Swimming must be taught to young children
I was born in Los Angeles. Before I my first birthday my father tossed me in the pool and forced me to learn how to swim. He made me comfortable with the water. Now I would not recommend doing that but in California there are swimming pools all over the place and his reasoning was if I did not know how to swim and fell into a pool I would drown.
Fast forward when I was about 5 years old we were at a party with a bunch of families in Los Angeles. The parents were having a great time, aka not really paying attention to the kids. My sister had a dislocated hip when she was born so she she was in a cast for awhile as a young kid. My father must not have taken the same method of teaching to her as he did to me for whatever reasons, perhaps timing with the cast. My sister was jumping into the pool. She was attempting to jump into a round ring that would sit around her waist and let her float in the pool. She missed and sunk to the bottom. I saw it happen. None of the adults seemed to notice. I jumped into the pool and dove down to the bottom to pull her up the top. When I was pulling her over to the side with my arm around her waist it was then that the adults freaked.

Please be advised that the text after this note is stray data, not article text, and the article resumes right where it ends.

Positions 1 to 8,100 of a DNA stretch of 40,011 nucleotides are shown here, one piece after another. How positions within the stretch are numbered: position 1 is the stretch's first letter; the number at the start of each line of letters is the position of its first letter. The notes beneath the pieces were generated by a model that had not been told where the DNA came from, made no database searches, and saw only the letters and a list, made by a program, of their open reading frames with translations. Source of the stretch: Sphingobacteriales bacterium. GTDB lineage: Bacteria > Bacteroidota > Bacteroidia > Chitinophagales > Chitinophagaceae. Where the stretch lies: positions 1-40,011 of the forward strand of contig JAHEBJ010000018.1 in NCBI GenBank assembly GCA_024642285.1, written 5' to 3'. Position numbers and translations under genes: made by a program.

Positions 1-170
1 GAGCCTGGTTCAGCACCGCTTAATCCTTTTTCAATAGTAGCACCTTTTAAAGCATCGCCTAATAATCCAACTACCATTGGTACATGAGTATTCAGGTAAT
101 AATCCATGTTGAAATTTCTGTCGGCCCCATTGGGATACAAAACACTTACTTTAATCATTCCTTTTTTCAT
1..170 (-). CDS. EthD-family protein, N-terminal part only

I tell this story because every year we here about kids drowning. Kids at parties with parents right there. Kids that go to the shore with their school but it ends up they do not know how to swim and get carried away in the current. Every year like clockwork. The story is always the same, the kid did not know how to swim.
I put each of our kids in swim programs from the time they were 2 years old. People thought I was crazy to start that young. It was actually hard to find a program so I went for the private. To me, it was essential that they not only knew how to swim at an early age but felt comfortable in water from early on. The day camp they went to had an amazing program too. They started the kids in a pool that was two feet deep and then once they learned some essentials moved them into the 3 foot deep pool and continued to move deeper and deeper in separate pools.